Furbert makes pledge over cost of living
New legislation to allow the sharing of data on food prices will help the Progressive Labour Party deliver on its pledge to lower the cost of living, the Minister for the Cabinet Office claimed.
Wayne Furbert said the Government would be able to provide people with more information on purchasing decisions thanks to an amendment to the Statistics Act, which passed in the House of Assembly on Friday.
Mr Furbert told MPs the Statistics Act previously did not allow for data collected by the Department of Statistics to be disclosed by the minister that identifies “any individual person, business or organisation, to any person”.
He said: “This restriction impedes the decision-making process pertaining to policies.”
Mr Furbert said that the amendment passed on Friday, which allows data to be shared, was “specifically talking about grocery stores”.
He explained: “In order to implement policies, the minister responsible for the Department of Statistics should be able to share with Cabinet colleagues information in the public domain that was collected by the department.
“For this important task to be properly undertaken, and ultimately achieved, Government ministers must have access to pertinent public information and data.”
Leah Scott, the deputy Opposition leader, said that the definition of public information in the Bill was “very broad”. She asked: “What information are they specifically looking for? And how will the data that is obtained be utilised?”
Ms Scott also asked what, if any, limits would be put on who had access to the data.
She asked whether the Government was interested in entering the grocery business.
Craig Cannonier, the Leader of the Opposition, said he was “left at a loss” about the purpose of the Bill.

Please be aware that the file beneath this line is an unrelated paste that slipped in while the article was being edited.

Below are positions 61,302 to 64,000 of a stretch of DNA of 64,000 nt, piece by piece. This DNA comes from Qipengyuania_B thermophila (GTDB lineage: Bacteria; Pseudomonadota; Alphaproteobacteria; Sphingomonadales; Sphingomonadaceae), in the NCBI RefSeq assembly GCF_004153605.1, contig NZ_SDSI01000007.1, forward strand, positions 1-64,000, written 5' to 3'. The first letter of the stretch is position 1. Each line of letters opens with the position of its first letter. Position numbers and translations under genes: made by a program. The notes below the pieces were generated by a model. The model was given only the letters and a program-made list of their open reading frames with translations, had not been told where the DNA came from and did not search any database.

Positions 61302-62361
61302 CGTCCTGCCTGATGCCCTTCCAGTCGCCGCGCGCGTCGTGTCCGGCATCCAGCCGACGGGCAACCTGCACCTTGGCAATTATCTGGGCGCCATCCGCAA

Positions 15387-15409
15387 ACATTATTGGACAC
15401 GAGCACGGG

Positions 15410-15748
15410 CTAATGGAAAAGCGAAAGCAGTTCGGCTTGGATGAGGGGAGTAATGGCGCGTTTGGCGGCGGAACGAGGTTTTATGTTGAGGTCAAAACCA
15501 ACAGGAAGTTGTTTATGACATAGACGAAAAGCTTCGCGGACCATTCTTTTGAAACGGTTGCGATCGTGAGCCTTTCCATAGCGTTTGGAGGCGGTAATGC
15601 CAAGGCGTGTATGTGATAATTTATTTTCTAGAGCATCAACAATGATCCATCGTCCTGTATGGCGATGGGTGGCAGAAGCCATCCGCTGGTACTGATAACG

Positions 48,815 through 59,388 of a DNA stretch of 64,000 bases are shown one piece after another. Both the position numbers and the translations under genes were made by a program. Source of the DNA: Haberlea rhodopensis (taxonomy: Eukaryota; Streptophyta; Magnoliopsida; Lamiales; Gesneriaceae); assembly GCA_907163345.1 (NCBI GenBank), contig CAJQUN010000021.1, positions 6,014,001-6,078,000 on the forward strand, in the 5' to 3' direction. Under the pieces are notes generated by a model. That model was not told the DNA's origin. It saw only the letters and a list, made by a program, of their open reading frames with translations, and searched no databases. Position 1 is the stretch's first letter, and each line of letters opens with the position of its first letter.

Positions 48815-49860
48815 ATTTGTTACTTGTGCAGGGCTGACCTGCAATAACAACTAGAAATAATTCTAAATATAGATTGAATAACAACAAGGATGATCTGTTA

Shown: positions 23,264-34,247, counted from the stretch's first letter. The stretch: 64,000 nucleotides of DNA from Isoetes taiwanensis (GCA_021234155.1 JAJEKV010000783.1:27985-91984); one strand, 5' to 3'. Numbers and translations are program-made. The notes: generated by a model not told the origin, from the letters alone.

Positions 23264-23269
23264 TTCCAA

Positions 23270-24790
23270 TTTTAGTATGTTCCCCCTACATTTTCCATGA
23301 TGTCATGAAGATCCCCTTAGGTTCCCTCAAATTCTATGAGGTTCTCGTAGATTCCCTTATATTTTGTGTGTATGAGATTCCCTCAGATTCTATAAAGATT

He added: “It’s still not clear where the minister is attempting to go here, and how the public are going to benefit.”
Mr Furbert said the Bill allowed the Government to provide the public with more information that could be used to inform purchasing decisions.
He added: “We cannot access that information right now from the Department of Statistics.”
Two other Bills were passed by MPs on Friday.
Zane DeSilva, the transport minister, said that the Motor Car and Road Traffic (Miscellaneous) Amendment Act 2020 updated “antiquated” legislation.
The Bill will mean one motorbike is not allowed to tow another, and will prevent two motorcycles carrying loads between them.
It also increases the amount that could be collected from the owner of an abandoned vehicle from $250 to $1,500.
Mr DeSilva added that the Bill also allowed for an increase to the size and power output of minicars “albeit by small increments, in both categories”.
He said that the Bill was “the first of a series of changes to the Acts and Regulations that govern the operation of motor vehicles on Bermuda’s roads with the intent of making the legislation consistent with current trends and practices”.
Walter Roban, the home affairs minister, said the Mortgage Registration Amendment Act 2020 clarified that only the function and recording and registering of mortgages and other conditional conveyances of land under the Mortgage Registration Act 1786 was transferred from the Registrar-General to the Land Title Registrar by the Land Title Registrar (Recording of Documents) Act 2017.
He added: “The function of recording and registering mortgages and other conditional conveyances of property other than land under the Mortgage Registration Act 1786 remains with the Registrar-General.”
Mr Roban said that the Bill was a “clarification amendment”.
He added: “It’s not changing anything ... It’s making it clear where those responsibilities lie.”
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